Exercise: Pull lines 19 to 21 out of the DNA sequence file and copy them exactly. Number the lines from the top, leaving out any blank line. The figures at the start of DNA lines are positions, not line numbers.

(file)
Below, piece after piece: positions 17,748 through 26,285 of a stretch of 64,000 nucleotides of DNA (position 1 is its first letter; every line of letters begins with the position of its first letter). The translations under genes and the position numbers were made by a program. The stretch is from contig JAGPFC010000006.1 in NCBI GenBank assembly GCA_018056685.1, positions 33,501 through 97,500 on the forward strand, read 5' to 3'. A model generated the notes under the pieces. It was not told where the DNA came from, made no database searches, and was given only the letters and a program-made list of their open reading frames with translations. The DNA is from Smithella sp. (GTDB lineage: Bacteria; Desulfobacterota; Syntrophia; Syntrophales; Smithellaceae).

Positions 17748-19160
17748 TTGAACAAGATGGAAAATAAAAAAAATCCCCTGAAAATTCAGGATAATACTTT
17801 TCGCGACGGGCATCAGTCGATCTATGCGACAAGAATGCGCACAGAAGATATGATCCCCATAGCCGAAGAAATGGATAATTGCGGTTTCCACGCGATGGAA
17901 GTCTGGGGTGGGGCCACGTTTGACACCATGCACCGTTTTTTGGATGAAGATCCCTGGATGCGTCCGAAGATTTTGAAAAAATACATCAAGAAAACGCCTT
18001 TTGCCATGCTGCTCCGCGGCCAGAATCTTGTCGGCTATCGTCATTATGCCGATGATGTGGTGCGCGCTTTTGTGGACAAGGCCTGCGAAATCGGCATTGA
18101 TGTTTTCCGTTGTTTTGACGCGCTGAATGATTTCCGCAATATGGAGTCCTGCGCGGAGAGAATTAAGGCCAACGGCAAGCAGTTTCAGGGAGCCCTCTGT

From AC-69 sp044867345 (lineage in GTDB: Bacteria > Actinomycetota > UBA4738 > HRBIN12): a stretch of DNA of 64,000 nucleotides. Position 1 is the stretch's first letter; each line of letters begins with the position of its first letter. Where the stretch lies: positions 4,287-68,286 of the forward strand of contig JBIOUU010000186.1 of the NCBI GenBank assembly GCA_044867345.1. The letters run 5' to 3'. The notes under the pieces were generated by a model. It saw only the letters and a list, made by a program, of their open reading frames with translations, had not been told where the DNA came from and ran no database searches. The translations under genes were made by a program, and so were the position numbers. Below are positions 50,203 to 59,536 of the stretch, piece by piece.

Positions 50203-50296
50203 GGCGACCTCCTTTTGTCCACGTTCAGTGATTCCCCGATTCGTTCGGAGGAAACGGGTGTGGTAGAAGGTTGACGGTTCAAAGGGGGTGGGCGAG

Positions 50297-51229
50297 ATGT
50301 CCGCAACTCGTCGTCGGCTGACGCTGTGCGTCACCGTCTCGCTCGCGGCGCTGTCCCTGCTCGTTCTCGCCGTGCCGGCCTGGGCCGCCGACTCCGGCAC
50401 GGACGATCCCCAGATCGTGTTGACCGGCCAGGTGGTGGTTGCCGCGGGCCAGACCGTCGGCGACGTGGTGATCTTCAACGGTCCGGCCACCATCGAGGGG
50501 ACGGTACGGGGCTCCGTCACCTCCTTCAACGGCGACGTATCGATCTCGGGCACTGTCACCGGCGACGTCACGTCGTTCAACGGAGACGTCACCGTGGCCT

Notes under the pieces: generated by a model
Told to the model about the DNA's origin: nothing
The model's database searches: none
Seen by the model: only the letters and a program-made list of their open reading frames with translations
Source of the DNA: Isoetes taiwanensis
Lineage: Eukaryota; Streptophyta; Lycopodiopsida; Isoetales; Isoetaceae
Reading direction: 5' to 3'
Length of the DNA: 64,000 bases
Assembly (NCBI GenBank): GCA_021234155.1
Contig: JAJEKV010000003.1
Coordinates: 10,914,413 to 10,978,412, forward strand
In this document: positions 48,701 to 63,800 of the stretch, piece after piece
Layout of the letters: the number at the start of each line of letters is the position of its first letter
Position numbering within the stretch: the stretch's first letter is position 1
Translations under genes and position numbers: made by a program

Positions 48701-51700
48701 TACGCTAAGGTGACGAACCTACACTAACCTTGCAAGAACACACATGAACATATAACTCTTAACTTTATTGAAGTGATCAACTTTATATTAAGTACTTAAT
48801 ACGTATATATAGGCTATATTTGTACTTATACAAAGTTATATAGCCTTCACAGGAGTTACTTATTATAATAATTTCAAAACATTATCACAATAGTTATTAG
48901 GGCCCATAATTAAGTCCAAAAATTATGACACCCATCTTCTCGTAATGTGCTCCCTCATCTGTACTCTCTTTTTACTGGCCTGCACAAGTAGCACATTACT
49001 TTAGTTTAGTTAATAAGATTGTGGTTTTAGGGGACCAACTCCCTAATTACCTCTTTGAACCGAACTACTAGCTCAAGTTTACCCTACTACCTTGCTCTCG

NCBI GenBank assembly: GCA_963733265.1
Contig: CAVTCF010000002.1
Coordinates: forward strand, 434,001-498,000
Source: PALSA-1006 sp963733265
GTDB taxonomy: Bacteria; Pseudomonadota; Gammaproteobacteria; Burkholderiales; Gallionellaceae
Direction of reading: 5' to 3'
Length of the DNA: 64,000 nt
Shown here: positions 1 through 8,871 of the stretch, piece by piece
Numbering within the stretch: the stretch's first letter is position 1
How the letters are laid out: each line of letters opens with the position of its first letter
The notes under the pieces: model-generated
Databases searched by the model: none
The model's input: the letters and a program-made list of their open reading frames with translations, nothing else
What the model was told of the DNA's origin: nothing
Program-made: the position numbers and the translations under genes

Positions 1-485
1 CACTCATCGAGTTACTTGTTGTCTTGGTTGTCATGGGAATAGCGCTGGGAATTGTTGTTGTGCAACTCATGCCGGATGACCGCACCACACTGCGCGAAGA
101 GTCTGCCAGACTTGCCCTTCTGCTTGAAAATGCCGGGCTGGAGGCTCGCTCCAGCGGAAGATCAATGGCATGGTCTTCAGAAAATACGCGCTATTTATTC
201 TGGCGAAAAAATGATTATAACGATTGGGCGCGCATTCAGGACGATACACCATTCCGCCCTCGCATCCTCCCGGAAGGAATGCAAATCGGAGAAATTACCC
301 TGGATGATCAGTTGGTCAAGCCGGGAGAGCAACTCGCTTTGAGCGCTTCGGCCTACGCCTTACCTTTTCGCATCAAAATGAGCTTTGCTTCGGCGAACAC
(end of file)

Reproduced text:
Seen by the model: only the letters and a program-made list of their open reading frames with translations
Source of the DNA: Isoetes taiwanensis
Lineage: Eukaryota; Streptophyta; Lycopodiopsida; Isoetales; Isoetaceae